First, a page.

[Heading]Technology Explained![/Heading] Overclocking.. once upon a time it was a skill reserved for the elite, now everybody wants to give it a shot with the advent of "overclocker friendly" programs bundled with most modern motherboards. Make no mistake, with these "overclocker friendly" programs or not, its just as easy to fry your hardware. Now, with that minor introduction aside, I am Ket, your god, will, and to whom you shall owe all hommage to and worship :D I havenât read all of the 25 pages or so of text.. its like a novel, but from what I have scan read all the fundamentals have been covered. So instead Iâm going to focus more on how to better understand your hardware, and how it interacts with the rest of your system. So without further ado lets get started. [B][U]An Introduction To The AGP (Accelerated Graphics Port) Bus[/U][/B] Originally designed for the Pentium 2 platform, the AGP bus has undergone a multitude of evolutionary steps beginning with just AGP 1x (266MB\s) and ended with 8x (2.1GB\s) using the PCI specification as an operational baseline, the AGP specification adds 20 additional signals not included in the PCI bus. The aim of the AGP bus is to provide a much smoother framerate and 3D rendered image in a much higher detail level than previously seen before on the PCI or ISA bus standards of old. The AGP bus is able to transfer high amounts of data due to it being able to transfer on both the rising and falling edges of the 66MHz bus clock frequency. AGP allows for direct data transfer between the graphics card and the CPU and \ or system memory. Although AGP is an extension of the PCI interface, it is completely (physically, logically and electrically) separate from the PCI bus. Therefore, activity of PCI peripherals won't affect the AGP card's performance. [B][U]AGP Technical Sheet:[/U][/B] Maximum transfer rates (32bit): 266MB\s (1x) 533MB\s (2x) 1066MB\s (4x) and 2100MB\s (8x) Operating Frequency: 66MHz Pipelined Requests Address \ Data de-multiplexed Single target, Single master Memory Read \ Write only, no other I/O operations High \ Low priority queues Sideband Addressing Fastwrites [B][U]Explanation of DIME[/U][/B] Direct Memory Execute (DIME) is probably the most important feature of the accelerated graphics port. AGP graphic chips have the capability to access main memory directly for the complex operation of texture mapping. AGP provides the graphics card with two methods of directly accessing texture maps in system memory: pipelining and sideband addressing. In pipelining, AGP makes multiple requests for data during a bus or memory access. Sideband addressing offers the highest level of AGP performance. In addition to allowing multiple outstanding transactions and non-coherent access to main memory, Sideband Addressing introduces a separate address \ command bus, the Sideband Address Port (SBA). Because the SBA and data buses are not multiplexed, the graphic controller can use the SBA to make data requests without interrupting the data bus. An Example Of Uninterrupted Data [B][U]AGP revision history[/U][/B] During the lifetime of the AGP bus the port underwent a multitude of evolutionary steps forward as briefly mentioned earlier, here is a rundown of the revision history. AGP 1.0 (1996) specification defined 1x and 2x speeds with the 3.3v keyed connector. AGP 2.0 followed shortly after (1998), the specification defined 1x, 2x and 4x speeds with the 3.3v, or 1.5v keyed connector or a 'Universal' connector which supported both card types. AGP Pro specification defined 1x, 2x and 4x speeds with the 3.3v, or 1.5v keyed connector or a 'Universal' connector which supported both card types. The AGP 3.0 specification followed 4 years later (2002) and was the final evolutionary step in AGPs life, the specification defined 1x, 2x, 4x and 8x speeds with the 1.5v keyed connector, or a 1.5v AGP Universal / Pro connector. Each upgrade was a supper-set of the 1x mode, (4x would also support the 1x speed etc.) The base clock rate is 66MHz, but to achieve 2x, 4x, and 8x speeds the clock is doubled each time. AGP (1x): 66MHz clock, 8 bytes/clock, Bandwidth: 266MB/s [3.3V or 1.5V signal swing] AGP 2x: 133MHz clock, 8 bytes/clock, Bandwidth: 533MB/s [3.3V or 1.5V signal swing] AGP 4x: 266MHz clock, 16 bytes/clock, Bandwidth: 1066MB/s [1.5V signal swing] AGP 8x: 533MHz clock, 32 bytes/clock, Bandwidth: 2.1GB/s [0.8V signal swing], still uses 1.5 volt mainboard power. The AGP data bus may be 8, 16, 24, 32, or 64 bits. Due to timing requirements the maximum bus length is 9". The trace impedance is specified as 65 ohms +/- 15 ohms (no termination resistor is specified). For the 8x speed the bus requires a parallel termination or 50 ohms. Some lines may require a Pull-Up Resistor to insure the lines come out of reset in the proper state. A Pull-Up Resistor  »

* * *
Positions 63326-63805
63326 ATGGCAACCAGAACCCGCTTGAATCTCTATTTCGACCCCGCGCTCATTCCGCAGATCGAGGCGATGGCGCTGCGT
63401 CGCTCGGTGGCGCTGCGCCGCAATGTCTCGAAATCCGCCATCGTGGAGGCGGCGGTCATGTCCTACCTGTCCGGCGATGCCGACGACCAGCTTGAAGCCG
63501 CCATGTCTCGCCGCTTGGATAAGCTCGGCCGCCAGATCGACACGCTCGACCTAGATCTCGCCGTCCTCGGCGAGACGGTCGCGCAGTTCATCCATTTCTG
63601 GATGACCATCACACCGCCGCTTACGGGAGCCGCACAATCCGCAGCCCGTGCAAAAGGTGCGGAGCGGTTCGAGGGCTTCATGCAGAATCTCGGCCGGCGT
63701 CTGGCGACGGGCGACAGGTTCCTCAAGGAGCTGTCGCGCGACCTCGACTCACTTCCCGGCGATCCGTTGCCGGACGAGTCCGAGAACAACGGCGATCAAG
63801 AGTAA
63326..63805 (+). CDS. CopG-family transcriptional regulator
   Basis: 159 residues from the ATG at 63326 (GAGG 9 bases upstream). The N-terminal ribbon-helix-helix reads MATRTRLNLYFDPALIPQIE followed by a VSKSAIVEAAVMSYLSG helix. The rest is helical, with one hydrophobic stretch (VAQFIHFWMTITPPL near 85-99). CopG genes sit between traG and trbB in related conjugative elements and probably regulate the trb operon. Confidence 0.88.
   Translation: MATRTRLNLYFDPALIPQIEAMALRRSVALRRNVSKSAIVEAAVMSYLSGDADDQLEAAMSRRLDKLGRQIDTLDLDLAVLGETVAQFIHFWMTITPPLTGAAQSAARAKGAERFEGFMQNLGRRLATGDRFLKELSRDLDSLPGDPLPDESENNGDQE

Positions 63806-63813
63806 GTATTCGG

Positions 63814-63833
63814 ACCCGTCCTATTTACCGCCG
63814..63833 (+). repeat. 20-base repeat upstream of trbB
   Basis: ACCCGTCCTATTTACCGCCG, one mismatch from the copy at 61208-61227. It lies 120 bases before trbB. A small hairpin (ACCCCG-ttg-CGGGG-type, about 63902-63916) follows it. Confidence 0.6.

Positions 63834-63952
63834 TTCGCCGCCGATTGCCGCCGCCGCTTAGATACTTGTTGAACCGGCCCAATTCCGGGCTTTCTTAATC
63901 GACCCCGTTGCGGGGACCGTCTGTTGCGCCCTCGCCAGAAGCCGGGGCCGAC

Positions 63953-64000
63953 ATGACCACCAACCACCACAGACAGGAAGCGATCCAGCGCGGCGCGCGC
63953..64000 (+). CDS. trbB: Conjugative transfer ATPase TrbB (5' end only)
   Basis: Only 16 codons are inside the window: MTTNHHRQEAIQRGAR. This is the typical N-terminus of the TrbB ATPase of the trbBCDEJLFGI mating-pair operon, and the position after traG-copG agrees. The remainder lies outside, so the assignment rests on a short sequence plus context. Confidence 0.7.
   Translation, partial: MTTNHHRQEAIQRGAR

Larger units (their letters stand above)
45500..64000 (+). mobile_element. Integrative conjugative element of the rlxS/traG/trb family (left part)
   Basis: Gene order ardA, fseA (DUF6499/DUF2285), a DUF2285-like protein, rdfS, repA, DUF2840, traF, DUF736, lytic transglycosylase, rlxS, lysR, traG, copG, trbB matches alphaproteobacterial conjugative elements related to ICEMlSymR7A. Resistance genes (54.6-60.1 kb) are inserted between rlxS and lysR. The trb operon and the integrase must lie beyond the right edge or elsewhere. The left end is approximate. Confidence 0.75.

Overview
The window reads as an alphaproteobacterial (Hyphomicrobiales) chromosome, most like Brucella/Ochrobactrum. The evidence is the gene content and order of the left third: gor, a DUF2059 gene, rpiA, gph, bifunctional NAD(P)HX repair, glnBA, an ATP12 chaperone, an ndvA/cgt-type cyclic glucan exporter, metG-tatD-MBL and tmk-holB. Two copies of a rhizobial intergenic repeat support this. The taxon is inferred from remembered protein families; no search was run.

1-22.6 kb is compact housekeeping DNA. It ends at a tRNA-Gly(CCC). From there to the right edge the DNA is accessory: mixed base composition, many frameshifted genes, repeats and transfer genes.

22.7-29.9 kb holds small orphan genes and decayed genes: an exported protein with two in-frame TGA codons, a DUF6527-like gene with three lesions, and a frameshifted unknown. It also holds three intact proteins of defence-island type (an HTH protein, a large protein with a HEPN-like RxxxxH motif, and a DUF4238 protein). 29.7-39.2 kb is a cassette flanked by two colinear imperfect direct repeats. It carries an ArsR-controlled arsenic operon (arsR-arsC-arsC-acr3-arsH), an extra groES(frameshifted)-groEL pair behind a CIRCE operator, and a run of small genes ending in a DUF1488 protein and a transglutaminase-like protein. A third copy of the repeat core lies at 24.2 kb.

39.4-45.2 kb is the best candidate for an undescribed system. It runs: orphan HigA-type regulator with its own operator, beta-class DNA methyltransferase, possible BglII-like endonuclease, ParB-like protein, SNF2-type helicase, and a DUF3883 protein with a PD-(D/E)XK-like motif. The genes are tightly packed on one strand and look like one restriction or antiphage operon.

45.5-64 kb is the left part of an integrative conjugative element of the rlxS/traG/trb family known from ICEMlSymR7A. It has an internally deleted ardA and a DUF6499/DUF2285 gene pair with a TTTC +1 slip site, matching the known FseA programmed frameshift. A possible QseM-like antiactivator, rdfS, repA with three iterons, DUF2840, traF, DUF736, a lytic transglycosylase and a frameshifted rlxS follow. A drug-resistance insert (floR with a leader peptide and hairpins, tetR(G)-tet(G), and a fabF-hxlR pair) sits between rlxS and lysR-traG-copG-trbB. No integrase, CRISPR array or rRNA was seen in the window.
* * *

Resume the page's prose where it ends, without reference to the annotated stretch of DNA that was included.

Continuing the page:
Technology Explained!